Maine’s spring turkey season opens Monday for all hunters. But for sportsmen across the Canadian border, it’s a bittersweet reminder of what they don’t have.

Since state biologist and sportsmen with the National Wild Turkey Federation reintroduced turkeys here in the 1980s, Maine’s flock has proliferated and spread well beyond where anyone imagined including across the New Brunswick border.

Now, with birds crossing into Canada between Calais and Houlton, Canadian hunters want their own turkey population and spring hunt, and are taking steps to get both in New Brunswick.

“Those people are where we were. Their excitement is absolutely amazing,” said Rob Cotiaux, president of the National Wild Turkey Federation chapter in Maine.

“I was at a banquet there on Saturday to help raise money for turkeys in the Maritimes. They are wicked excited about it.”

Having the birds moving into New Brunswick on their own inspired Canadians this winter to lobby the New Brunswick government to let them bring wild birds to the province, the way sportsmen and biologists did in Maine 30 years ago.

Last week, NWTF chapter presidents met with officials at the New Brunswick Department of Natural Resources about their proposal. But Department Minister Bruce Northrup sent the sportsmen away with a list of questions, asking them to find out how the birds will affect crops, livestock and other wildlife.

“The question is, were they here originally? That’s the debate,” said federation member Leo Moore in Sussex, New Brunswick. “Are we introducing them or reintroducing them?

“If we do nothing, they will be here in 20 years. We want to help them. I don’t know what will happen. All I can tell you is sportsmen who hunt turkeys are giddy with excitement.”

Officials at the natural resource department in New Brunswick did not return calls. And some outside the situation aren’t sure what Canada should do.

“They’re not so sure the turkey population won’t be a nuisance. They’ve really researched this hard, the issues pertaining to disease that livestock might get. But I think the draft plan raised more questions than it answered. I get the impression it’s in a holding pattern,” said Brad Allen, the bird study leader with the Maine Department of Inland Fisheries and Wildlife.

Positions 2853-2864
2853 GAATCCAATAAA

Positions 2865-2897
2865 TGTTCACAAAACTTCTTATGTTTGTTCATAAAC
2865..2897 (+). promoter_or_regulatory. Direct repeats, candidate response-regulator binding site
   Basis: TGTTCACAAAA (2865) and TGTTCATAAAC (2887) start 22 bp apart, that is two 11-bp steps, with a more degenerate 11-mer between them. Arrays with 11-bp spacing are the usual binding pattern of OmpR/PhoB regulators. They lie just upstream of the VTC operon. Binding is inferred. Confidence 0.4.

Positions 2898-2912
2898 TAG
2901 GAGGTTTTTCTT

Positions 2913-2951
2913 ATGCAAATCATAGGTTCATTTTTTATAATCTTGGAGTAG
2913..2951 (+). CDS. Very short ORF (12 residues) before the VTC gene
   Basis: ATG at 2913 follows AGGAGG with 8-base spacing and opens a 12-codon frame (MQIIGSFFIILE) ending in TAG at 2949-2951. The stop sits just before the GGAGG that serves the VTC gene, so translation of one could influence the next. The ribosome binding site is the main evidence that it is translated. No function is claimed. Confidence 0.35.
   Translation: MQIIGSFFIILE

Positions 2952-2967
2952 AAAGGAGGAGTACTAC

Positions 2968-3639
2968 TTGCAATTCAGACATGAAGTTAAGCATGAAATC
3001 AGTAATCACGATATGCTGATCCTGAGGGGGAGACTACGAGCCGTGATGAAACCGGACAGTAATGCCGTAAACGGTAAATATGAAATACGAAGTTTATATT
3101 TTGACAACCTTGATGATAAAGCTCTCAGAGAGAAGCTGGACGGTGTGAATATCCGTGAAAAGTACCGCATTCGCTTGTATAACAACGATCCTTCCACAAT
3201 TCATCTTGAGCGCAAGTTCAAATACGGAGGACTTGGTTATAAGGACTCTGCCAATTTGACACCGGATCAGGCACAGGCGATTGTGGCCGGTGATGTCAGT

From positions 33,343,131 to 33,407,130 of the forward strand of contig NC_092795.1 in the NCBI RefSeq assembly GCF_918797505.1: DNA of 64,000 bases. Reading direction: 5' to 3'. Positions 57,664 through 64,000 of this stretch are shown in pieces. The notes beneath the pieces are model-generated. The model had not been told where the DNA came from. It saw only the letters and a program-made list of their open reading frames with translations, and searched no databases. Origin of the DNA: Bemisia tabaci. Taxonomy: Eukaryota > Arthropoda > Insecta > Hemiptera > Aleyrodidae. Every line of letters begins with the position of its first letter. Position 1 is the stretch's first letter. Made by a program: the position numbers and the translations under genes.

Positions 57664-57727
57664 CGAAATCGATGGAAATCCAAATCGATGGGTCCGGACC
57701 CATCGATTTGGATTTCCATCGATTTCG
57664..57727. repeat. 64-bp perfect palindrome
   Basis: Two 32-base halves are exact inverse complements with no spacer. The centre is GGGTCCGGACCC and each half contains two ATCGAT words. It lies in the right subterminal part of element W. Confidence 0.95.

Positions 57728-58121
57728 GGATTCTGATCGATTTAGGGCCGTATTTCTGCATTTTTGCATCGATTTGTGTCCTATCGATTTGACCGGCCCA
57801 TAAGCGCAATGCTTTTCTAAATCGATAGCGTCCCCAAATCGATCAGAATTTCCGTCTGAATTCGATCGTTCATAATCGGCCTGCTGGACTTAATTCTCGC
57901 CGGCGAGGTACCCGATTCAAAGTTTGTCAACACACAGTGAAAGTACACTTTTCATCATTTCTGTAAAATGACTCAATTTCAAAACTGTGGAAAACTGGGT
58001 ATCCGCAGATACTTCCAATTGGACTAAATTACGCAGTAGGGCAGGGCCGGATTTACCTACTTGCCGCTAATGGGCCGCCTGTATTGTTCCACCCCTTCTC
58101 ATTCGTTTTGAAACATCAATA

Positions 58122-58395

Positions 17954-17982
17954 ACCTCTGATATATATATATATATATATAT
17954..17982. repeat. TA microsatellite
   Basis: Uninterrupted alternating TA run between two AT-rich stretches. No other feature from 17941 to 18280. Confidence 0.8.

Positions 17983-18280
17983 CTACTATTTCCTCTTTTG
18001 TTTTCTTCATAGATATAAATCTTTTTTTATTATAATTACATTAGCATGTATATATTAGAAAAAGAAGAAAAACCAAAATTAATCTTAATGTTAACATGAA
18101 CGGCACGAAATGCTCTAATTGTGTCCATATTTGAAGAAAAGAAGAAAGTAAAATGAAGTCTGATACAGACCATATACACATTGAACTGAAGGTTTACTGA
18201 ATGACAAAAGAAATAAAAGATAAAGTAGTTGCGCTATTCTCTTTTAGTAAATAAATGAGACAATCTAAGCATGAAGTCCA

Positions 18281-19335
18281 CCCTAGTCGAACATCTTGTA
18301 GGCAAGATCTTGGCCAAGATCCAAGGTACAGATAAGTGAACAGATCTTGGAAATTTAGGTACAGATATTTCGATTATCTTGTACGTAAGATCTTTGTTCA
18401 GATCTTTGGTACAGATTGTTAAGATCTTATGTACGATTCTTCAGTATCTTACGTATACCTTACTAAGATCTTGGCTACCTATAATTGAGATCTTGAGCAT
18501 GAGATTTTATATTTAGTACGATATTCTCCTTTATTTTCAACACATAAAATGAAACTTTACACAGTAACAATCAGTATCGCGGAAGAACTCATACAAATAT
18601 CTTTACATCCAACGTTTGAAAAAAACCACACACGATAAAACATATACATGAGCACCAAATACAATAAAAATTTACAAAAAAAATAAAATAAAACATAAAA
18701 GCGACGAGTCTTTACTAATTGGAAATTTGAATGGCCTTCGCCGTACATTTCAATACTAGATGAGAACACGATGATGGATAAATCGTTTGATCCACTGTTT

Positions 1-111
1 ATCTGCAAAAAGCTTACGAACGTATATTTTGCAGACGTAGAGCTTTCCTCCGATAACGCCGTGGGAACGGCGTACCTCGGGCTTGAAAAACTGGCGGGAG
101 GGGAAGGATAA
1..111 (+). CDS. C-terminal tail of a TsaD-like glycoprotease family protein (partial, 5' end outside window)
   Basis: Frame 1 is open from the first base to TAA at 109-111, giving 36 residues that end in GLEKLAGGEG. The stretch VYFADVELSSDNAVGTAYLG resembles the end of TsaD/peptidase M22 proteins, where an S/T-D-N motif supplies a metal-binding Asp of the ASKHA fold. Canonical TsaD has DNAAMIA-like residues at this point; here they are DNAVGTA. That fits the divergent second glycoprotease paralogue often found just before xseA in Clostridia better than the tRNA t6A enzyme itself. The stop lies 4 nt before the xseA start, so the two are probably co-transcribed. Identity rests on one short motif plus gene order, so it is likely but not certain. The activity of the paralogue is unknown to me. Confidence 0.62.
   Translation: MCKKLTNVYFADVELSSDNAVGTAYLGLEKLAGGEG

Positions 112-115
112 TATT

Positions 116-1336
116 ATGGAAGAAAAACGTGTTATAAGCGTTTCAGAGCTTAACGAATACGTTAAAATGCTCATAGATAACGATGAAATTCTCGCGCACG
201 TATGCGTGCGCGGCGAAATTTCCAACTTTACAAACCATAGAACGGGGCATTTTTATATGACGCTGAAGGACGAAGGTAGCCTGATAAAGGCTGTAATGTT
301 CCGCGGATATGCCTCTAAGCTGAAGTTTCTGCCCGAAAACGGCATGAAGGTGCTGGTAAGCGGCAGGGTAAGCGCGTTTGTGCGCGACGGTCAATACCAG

Like officials in the Canadian government, Allen questions the history, and said Maine’s historical research indicates that Mt. Desert Island is the farthest eastern point where turkeys existed in colonial times.

He said Canadians must decide if they want turkeys even though turkeys may not have been there before.

“In our mind, we restored them because we once had them.

“Should you be promoting an introduction of a non-native species? But turkeys in Eastern Maine are already in New Brunswick. It’s an interesting debate.”

Bob Erikson, a National Wild Turkey Federation biologist in New Jersey who advises federation members in the Maritimes, agreed the debate is complicated.

“There is some resistance. There is no concrete evidence turkeys were there in pre-colonial days,” Erikson said. “But now with the mosaic of forest and agriculture, there is more turkey habitat. That’s why they’re doing so well in Maine.”

However, the Canadian hunters’ enthusiasm, like the turkeys’ migration north, knows no bounds.

Rob Wilson, another federation chapter member in New Brunswick, believes turkey hunting will be introduced there.

He said for years, people in Canada have been raising wild turkeys and letting them go — supplementing the wild population moving in from Maine.

“I feel there is a very good chance. We have turkeys everywhere. Champlain had them when he stopped his ship in Quebec. He was eating them on St. Croix Island,” Wilson contends.

In fact, wild turkeys exist today in every state but Alaska, as well as in Ontario.

And the turkey federation members in New Brunswick are not alone in their turkey love. Their neighbors in Nova Scotia want turkeys, too.

Terry Smith of Halifax, Nova Scotia, has been hunting turkeys in Maine for 14 years. He thinks it’s time to hunt them out his back door.

“For 13 years we’ve been trying to do it in Nova Scotia. We’re very persistent. We’re not giving up. Sooner or later, we’ll have turkeys here,” Smith said.

For their part, turkey federation members in Maine are rooting for their neighbors to the north.

“We’ll do everything we can, offer moral support and advice,” Cotiaux said.

And Allen, too, said he will offer technical support, if needed. He just wants the Canadians to be certain they want turkeys if they choose to grow a population there.

“I don’t know what Samuel Champlain had for supper. Just because he had some barbecue in 1604 doesn’t mean turkeys came from the province. I think it’s questionable,” Allen said.

Staff Writer Deirdre Fleming can be contacted at 791-6452 or at:

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